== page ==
12. Don’t call the baby “my baby”.  Did you carry the baby for 9 (ish) months?  Did you help create the baby?  Did you go through labor?  Are you the baby’s mom or dad?  No?  Then this isn’t “your baby” and you should not refer to baby as “my baby”.  I don’t know if there is any better way to piss off a new mom, especially.  That baby is her baby, not yours.  Recognize that.  Are you a grandparent?  Then that is your grand baby.  Feel free to claim that. 🙂  I remember hearing stories about how my grandpa used to refer to me as “my girl”.  He’d say things like “There’s my girl”.  If you are a family member, godparent, or very close friend (i.e. honorary aunt/uncle status) then referring to the baby as “my girl” or “my boy” would generally be acceptable, too.  However, if mom or dad asks you to refrain from calling the baby anything other than their name/nickname (i.e. no “my baby”, “my girl”, “my boy”, “my little man”, “sugar plum”, “sweetheart”, “pretty lady”, “handsome man”, etc) then don’t argue, pout, or take it personally.  Refer back to #7 and respect the parents’ wishes.

Do you have anything to add to the list?  Share below! 🙂

Becoming One

My hubby & I have been teaching 2nd grade CCD, which any Catholics out there know means. FIRST COMMUNION.  My hubby would agree, it’s been mostly me with him stepping in when I was absolutely exhausted or sick, etc.  We celebrated their first communion at the vigil Mass tonight.  Two girls and four boys dressed in their best to receive Jesus’s body and blood for the first time.  Six little souls finally getting to experience becoming one with Jesus.  It was beautiful.  What was more beautiful was that this is not their last communion.  They will go to Mass again…maybe tomorrow, maybe sometime during the week, but for sure next weekend – either Saturday evening or sometime on Sunday they will go to Mass and they will become one with Jesus.  They will have the opportunity to become one with Jesus in the Holy Eucharist AT LEAST once a week for the rest of their lives (more if they choose to attend any weekday Masses).  That is incredibly amazing and beautiful.  As I was sitting in Mass tonight, and Father was reminding them that this is just the beginning and the one thing better than their first communion is their second, and the one thing better than their second is their third, etc…I started thinking about sex.

Bear with me and don’t start thinking dirty.  Aside from receiving the Eucharist; the body, blood, soul, and divinity of Christ; where else do we see two becoming one?  In the marital act.  A husband and wife having sex (with each other) physically expresses the union of their souls.  They become one and, God-willing, participate in the creation of a brand new, unique, soul.  Sex is also similar to communion in that the second time is better than the first, and so on.  I did have sex on the brain (vaguely) before going to Mass.  I am contemplating and praying about applying for a job as a monthly columnist for a blog I follow.  They are looking for a columnist for (among other things) a sex & intimacy column.  It just jumped off the page at me.  I can talk about sex.  I can tell you what’s worked in my marriage and what hasn’t.  I have a pretty good imagination, too. 😉  I could be a sex columnist…as long as I’m not just writing about sex because sex is so much more than just sex.  Thinking about this column and what I would write up to send in as my audition piece has me thinking about so much more.  Why don’t we talk about sex more?  I’m being serious.  Why don’t we talk about good sex, by which I mean sex within a marriage that is GOOD.  We talk about the Theology of the Body.  We tell our youth that sex is beautiful and fun and God wants us to have good sex, when we are married (all good things to teach) but then, once we get married, we stop talking about sex.  We shouldn’t just be telling our youth and single folks how awesome sex can be (should be) once you are married, we should also be helping married couples have amazing and beautiful sex!!  We do the same thing with first communion…we put so much emphasis on the first part and forget about the communion.  We need on-going catechsis to help enrich, strengthen, and glorify the spiritual unity with Jesus that happens during communion (so the 1,387th communion truly is better than the first) and we need to quit being shy about helping married couples enjoy a physical unity that allows their 1,387th physical communion to be better than not only their first but also their 1,386th.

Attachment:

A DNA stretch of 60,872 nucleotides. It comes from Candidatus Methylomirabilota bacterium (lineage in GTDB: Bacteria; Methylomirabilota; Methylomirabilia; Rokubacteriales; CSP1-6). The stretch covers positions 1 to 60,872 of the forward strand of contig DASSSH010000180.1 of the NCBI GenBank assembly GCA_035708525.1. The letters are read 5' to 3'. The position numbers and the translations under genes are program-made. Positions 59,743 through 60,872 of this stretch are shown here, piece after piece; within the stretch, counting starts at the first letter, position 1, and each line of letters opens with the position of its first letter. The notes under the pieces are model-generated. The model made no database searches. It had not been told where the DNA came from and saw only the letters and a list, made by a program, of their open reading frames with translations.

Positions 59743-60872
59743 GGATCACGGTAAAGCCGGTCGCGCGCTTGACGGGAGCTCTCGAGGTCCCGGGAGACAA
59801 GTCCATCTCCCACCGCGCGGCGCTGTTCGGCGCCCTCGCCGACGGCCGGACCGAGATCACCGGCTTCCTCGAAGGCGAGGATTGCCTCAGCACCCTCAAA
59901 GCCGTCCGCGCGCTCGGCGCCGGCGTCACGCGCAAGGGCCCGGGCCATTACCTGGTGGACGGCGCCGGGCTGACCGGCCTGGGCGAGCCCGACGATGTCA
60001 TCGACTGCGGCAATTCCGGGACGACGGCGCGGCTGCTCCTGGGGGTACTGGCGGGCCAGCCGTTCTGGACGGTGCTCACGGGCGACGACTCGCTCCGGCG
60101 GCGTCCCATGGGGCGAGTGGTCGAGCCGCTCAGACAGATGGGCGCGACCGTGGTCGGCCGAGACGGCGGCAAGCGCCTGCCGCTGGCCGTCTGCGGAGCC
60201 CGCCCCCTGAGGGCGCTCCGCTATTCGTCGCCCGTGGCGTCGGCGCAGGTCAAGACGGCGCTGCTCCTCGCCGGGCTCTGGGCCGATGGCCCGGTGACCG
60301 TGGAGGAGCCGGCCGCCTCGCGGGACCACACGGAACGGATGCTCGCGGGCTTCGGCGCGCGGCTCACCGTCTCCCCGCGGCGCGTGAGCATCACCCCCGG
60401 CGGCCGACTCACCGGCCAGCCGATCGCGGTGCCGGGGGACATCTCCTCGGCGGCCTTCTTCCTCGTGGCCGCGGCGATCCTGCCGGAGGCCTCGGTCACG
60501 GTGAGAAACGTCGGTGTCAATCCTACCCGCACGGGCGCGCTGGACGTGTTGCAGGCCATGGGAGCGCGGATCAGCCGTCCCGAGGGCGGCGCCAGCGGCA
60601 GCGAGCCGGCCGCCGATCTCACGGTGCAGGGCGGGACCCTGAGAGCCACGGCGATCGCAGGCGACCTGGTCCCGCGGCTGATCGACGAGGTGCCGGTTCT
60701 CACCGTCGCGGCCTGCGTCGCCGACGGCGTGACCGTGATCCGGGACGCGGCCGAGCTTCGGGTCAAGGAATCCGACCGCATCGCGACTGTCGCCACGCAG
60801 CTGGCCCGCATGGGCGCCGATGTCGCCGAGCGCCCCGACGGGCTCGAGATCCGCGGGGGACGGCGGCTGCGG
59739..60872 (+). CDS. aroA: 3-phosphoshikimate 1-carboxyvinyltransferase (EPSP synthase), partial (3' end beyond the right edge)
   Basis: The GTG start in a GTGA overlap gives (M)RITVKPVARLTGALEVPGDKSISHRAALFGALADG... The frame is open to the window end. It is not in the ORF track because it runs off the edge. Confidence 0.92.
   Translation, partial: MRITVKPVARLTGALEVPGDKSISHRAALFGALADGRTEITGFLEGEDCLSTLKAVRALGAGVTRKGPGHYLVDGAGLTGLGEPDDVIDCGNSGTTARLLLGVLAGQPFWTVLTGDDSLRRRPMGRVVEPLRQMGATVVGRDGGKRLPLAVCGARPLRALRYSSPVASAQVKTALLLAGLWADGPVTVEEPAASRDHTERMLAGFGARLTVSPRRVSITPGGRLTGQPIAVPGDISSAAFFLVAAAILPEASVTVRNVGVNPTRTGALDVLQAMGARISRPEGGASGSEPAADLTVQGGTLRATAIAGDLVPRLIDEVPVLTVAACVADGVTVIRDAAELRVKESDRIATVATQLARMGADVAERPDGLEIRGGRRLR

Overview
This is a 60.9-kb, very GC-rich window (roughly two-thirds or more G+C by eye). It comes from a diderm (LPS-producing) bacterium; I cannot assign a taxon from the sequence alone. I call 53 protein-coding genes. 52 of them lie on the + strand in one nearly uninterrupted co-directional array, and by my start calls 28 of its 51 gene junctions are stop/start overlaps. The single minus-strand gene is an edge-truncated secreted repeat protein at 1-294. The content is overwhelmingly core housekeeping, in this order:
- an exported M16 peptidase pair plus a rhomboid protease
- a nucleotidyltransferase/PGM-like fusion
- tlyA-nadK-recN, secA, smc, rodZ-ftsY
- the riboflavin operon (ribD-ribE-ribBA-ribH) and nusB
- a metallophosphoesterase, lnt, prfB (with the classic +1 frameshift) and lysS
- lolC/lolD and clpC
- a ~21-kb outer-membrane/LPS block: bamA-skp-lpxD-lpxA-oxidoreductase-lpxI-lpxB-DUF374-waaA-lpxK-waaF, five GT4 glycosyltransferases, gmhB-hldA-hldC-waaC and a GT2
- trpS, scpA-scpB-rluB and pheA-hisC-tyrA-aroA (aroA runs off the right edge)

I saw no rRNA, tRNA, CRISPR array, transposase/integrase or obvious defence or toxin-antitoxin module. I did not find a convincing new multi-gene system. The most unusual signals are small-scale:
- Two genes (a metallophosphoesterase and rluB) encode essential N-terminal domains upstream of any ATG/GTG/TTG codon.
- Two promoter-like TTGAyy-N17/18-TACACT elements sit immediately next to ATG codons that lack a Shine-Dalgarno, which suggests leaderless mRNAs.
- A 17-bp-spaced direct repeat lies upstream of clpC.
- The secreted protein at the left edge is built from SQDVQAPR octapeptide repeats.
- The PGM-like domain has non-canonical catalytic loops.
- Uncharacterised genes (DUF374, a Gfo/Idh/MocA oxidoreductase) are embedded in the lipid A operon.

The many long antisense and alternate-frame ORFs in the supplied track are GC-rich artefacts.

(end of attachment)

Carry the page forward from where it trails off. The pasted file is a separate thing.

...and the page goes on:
That is what I would hope my sex & intimacy column would help accomplish.  We need to take sex back from our overly sexed, unmarried, super secular, using, worldly culture.  Just because they have all the needed parts required to have sex doesn’t mean they are having sex.  I believe married couples should be having such mind-boggling sex that they scoff at all those “sex ends when you get married jokes”.  Mind-boggling sex?  You think it’s impossible?  Ha.  You don’t know what’s happening then.  You don’t have a proper understanding of sex.  To boggle one’s mind means that there is something much greater than physical intimacy…there is emotional, spiritual, and psychological intimacy as well.  I venture to say that if we were able to help married couples grow closer in every other way within their marriage then they would have to try very hard to not have mind-boggling sex.